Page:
Re: preferring  or () in list of error codes?
Gabriel Genellina <gagsl-py2 <at> yahoo.com.ar>
2009-06-11 14:47:58 GMT
En Tue, 09 Jun 2009 05:02:33 -0300, Steven D'Aprano
<steven <at> remove.this.cybersource.com.au> escribió:
> [...] As tuples are defined in Python, they quack like immutable lists,
> walk like immutable lists, and they swim like immutable lists. Why
> shouldn't we treat them as immutable lists?
> Phillip Eby states that "Lists are intended to be homogeneous sequences,
> while tuples are heterogeneous data structures." (Notice the subtle shift
> there: lists are "intended", while tuples "are". But in fact, there's
> nothing to stop you from putting homogeneous data into a tuple, so Eby is
> wrong to say that tuples *are* heterogeneous.)
> Perhaps Eby intends lists to be homogeneous, perhaps Guido does too, but
> this is Python, where we vigorously defend the right to shoot ourselves
> in the foot. We strongly discourage class creators from trying to enforce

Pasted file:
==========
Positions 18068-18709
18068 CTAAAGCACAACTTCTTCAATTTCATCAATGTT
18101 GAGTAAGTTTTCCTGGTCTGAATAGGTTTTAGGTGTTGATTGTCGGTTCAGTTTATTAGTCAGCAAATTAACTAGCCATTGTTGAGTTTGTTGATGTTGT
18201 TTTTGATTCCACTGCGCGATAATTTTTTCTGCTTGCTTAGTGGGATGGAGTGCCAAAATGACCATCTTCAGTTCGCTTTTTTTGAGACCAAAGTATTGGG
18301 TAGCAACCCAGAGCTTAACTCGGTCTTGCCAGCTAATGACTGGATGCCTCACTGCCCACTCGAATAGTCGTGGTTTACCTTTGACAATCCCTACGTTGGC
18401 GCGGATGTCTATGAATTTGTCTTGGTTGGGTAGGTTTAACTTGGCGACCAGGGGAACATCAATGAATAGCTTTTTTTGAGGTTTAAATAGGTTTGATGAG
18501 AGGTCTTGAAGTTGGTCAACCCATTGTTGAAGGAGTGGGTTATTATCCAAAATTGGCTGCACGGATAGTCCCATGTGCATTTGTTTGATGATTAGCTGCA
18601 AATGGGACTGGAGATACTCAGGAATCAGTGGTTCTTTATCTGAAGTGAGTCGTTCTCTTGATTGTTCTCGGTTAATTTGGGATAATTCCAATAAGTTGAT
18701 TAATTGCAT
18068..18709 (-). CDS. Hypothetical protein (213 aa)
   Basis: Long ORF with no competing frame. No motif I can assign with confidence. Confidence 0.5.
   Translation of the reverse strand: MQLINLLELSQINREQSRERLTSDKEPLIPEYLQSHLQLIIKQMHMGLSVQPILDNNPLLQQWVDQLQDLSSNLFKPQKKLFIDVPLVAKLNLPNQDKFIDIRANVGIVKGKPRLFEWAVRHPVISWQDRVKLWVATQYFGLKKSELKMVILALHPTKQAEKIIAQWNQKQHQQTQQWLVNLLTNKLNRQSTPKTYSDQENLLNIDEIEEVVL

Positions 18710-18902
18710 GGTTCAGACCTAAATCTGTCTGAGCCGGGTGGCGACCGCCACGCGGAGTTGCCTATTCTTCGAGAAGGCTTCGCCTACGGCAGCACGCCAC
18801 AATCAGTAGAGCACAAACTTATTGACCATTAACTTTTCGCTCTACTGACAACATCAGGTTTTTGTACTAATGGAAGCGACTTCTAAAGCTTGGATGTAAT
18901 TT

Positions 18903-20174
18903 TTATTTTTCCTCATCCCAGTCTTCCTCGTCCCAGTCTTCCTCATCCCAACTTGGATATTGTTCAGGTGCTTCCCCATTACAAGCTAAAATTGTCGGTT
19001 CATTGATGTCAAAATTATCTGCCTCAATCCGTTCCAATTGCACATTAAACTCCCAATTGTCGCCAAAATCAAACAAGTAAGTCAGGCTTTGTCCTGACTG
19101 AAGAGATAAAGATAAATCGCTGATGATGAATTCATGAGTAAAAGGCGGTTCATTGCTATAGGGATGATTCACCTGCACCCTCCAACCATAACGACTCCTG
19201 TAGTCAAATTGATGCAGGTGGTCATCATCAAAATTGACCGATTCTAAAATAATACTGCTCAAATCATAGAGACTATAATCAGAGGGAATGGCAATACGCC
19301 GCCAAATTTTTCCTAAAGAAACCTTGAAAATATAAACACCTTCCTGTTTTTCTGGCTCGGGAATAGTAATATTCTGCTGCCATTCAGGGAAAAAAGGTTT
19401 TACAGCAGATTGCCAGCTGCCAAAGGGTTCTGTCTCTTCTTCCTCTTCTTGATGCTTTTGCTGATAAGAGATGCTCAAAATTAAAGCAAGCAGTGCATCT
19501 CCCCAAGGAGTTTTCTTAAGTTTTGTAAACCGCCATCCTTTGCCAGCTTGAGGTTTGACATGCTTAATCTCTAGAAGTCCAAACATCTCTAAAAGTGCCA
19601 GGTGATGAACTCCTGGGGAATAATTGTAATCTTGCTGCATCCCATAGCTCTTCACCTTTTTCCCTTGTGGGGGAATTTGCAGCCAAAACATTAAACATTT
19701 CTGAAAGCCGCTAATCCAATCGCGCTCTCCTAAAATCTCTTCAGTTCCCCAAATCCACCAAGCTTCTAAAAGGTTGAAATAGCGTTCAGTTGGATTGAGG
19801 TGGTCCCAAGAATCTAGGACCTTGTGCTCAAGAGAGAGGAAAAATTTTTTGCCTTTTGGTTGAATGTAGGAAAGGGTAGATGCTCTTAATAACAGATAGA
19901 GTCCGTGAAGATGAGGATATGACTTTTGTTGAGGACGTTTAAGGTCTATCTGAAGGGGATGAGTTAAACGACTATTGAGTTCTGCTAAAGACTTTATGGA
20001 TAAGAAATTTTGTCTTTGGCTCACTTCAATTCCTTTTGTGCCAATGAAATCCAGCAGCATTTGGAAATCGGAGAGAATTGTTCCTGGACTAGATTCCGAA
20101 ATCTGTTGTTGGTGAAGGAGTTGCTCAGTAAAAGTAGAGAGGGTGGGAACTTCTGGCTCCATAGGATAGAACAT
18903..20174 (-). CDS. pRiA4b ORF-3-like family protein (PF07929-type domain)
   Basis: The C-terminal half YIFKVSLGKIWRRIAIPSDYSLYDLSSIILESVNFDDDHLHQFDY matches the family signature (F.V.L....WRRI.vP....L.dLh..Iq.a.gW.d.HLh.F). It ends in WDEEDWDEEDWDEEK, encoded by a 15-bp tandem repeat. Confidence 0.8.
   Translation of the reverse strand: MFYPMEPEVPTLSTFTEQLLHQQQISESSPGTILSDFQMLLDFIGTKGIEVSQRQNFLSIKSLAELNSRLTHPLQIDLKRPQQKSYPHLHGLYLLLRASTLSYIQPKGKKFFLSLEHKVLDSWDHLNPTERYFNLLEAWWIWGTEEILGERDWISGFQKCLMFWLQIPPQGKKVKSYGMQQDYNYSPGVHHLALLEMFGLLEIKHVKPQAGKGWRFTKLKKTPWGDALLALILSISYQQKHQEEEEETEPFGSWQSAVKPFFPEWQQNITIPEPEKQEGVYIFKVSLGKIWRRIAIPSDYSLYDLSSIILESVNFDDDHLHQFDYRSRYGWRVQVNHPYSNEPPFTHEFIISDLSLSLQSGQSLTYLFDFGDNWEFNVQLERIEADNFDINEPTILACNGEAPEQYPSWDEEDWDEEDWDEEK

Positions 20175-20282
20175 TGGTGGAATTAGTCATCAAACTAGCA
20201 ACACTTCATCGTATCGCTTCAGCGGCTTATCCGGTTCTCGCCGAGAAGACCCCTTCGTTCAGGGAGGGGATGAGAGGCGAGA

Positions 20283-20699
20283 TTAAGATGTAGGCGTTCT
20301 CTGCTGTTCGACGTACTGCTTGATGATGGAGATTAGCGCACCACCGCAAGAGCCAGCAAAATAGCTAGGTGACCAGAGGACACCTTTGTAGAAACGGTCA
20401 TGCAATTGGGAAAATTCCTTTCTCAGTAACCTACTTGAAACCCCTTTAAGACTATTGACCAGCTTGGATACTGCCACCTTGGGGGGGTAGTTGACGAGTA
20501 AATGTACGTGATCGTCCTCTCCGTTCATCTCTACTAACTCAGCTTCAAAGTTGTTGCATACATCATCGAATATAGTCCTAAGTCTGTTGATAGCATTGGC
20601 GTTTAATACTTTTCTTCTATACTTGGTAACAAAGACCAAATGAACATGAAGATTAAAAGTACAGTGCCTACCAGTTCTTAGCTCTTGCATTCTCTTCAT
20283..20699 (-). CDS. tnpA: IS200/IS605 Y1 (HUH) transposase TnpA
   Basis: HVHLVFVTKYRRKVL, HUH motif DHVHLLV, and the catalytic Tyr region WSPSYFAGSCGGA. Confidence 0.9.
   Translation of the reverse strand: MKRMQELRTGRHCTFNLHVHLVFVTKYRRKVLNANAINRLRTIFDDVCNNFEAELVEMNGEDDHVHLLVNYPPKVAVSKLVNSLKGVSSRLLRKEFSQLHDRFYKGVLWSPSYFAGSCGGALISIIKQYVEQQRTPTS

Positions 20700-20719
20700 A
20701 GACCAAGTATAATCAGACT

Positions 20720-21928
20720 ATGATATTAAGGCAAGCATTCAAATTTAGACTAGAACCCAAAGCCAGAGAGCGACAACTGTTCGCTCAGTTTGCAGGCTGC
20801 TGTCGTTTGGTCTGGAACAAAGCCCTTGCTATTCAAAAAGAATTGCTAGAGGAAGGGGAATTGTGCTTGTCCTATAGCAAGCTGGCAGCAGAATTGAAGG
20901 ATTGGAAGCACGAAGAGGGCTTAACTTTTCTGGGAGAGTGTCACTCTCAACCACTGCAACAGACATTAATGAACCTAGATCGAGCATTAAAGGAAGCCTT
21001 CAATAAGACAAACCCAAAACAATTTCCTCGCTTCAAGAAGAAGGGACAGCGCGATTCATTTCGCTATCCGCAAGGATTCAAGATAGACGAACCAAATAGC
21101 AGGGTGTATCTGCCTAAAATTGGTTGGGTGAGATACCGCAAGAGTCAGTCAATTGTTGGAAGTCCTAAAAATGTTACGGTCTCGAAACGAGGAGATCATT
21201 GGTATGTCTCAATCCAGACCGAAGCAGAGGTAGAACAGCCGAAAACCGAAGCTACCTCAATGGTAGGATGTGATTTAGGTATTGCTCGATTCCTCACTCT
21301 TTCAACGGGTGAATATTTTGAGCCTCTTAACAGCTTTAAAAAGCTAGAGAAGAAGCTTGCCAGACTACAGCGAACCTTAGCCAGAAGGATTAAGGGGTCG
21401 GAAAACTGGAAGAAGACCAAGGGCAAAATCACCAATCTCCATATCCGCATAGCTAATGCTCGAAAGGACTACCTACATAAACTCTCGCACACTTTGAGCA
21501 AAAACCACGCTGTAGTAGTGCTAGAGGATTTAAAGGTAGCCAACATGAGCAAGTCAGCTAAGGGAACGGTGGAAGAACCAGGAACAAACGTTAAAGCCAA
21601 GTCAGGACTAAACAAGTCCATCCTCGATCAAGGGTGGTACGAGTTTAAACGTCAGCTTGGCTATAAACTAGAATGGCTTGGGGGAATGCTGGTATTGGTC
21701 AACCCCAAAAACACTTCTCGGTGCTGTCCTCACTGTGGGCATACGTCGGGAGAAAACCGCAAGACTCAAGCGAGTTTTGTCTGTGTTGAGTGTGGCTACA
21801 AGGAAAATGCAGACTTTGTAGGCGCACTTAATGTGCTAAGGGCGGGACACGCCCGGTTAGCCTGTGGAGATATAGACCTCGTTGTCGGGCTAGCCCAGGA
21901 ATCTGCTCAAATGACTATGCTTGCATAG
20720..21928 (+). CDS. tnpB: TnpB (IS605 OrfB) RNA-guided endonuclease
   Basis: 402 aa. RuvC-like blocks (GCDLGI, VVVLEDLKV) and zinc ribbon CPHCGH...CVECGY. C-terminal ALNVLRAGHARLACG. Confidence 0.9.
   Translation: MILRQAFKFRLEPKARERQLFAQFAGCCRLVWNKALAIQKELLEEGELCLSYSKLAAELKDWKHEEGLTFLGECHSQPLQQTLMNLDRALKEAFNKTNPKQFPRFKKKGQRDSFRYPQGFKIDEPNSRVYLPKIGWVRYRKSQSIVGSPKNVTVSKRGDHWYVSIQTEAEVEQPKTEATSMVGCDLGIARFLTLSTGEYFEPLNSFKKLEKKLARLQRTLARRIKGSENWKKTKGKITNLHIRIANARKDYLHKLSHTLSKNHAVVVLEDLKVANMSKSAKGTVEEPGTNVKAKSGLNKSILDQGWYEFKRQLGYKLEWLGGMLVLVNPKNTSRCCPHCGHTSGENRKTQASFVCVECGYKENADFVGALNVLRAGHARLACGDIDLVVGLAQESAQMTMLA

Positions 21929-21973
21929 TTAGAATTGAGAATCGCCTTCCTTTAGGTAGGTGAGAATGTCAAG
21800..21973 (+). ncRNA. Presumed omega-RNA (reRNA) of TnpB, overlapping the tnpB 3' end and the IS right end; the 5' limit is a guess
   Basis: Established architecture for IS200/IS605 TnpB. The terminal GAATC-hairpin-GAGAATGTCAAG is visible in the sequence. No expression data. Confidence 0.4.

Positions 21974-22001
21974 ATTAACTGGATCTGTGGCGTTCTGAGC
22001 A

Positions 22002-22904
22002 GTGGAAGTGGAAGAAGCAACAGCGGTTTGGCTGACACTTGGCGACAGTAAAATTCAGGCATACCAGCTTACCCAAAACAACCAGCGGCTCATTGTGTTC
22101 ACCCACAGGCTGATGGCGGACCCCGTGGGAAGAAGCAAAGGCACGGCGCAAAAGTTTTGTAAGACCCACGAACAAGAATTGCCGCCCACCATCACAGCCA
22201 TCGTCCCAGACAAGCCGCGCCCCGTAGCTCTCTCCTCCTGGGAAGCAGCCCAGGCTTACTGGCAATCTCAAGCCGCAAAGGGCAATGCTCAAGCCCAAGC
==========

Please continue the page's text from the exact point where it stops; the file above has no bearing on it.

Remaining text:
> their intentions by using private attributes, and even when we allow such
> a thing, the nature of Python is that nothing is truly private. Why
> should homogeneity and heterogeneity of lists and tuples be sacrosanct?
> Nothing stops me from putting hetereogeneous data into a list, or
> homogeneous data into a tuple, and there doesn't appear to be any ill-
> effects from doing so. Why give lose sleep over the alleged lack of
Yes - but in the past the distinction was very much stronger. I think that
tuples didn't have *any* method until Python 2.0 -- so, even if someone
could consider a tuple a "read-only list", the illusion disappeared as
soon as she tried to write anything more complex that a[i]. Maybe tuples
could quack like immutable lists, but they could not swim nor walk...